Canadian companies spending $200 million per week on drugs: White paper

Educating employees, clarifying plan purpose can help control costs
||Last Updated: 05/12/2011

Canadian companies should ask some tough questions and take a closer look at the way their employee drug plans are being managed or risk further benefit cuts, cost increases and even impacts to their own product or service pricing, according to a new white paper.

An End to Blank Cheques: Getting more value out of employer drug plans by Helen Stevenson addresses the issue of soaring prescription drug costs and its economic impact on plan sponsors, employees and retirees alike.

Canadian companies spend about $200 million per week on prescription drugs, which translated into an estimated $10.2 billion last year, according to the white paper. But while total health spending between 1985 and 2007 grew at an average rate of 6.6 per cent annually, total drug expenditure increased by 9.2 per cent for the same period.

Stevenson points at four main factors that drive the cost of drugs upwards: the willingness to pay for almost every new drug at any cost; not fully utilizing the potential of generic drugs; vast pricing and dispensing differences between pharmacies for similar drugs; and employee indifference about the cost of drugs covered by their workplace plans.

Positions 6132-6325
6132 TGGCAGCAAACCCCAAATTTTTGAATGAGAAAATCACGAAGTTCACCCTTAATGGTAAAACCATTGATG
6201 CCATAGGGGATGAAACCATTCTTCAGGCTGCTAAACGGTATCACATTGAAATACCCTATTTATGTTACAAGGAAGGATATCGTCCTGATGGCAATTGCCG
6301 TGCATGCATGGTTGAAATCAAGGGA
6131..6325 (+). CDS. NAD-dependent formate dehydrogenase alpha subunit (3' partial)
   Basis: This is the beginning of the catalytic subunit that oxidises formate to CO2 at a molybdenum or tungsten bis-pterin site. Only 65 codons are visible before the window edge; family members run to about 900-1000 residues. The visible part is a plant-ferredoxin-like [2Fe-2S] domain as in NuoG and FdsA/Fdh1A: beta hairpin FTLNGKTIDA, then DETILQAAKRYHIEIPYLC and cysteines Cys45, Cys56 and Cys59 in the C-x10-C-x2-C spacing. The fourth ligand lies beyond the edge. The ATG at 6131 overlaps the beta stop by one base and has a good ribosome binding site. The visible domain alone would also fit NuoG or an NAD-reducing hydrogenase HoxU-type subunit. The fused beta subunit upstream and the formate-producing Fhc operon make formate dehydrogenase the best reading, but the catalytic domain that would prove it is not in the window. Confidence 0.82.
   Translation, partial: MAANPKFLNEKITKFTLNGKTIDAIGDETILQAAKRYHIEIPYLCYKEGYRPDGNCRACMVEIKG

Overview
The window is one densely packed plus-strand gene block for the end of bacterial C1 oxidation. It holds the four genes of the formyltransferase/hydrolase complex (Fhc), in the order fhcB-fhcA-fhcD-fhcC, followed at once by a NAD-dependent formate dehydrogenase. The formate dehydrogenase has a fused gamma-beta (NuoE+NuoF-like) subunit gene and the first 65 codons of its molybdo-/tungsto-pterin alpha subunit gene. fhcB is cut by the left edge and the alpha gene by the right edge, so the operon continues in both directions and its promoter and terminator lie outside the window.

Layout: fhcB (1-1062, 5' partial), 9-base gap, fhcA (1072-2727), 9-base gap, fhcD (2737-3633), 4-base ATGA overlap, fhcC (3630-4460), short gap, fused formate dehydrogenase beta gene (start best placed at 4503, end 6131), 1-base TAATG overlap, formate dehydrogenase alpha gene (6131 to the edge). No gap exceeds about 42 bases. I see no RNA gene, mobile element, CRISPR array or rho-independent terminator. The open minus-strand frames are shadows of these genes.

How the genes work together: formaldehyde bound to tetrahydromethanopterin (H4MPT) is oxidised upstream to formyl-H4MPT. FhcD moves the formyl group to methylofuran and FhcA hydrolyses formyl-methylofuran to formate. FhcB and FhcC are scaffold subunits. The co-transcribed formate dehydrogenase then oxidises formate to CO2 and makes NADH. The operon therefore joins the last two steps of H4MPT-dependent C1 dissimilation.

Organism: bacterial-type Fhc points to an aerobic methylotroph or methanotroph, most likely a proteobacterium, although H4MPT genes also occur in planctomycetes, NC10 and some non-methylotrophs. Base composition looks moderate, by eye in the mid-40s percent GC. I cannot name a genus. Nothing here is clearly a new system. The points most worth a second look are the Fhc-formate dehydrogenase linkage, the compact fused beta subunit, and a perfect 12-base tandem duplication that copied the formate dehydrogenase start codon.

The private sector spend on prescription drugs (both employer plans and consumers paying out-of-pocket) reached an estimated $14 billion in 2009, representing annual growth rate of seven per cent, while public sector spending on prescribed drugs reached $11.4 billion for the same period, representing an annual growth rate of only four per cent, according to the white paper.

There are a number of steps plan sponsors can take to tackle the issue and control drug plan costs:

•clarify the purpose of the drug benefit plan

•have the right information to make decisions

•better manage formularies

•promote and educate employees about the appropriate use of generic and brand drugs

•build buying power

•drive consumerism

•reinvest savings back into benefits.

"Prescription drug costs can be managed but changes need to be made," said Stevenson. "If nothing is done, the steady rise in the cost of these plans will continue and may even lead to dire consequences."

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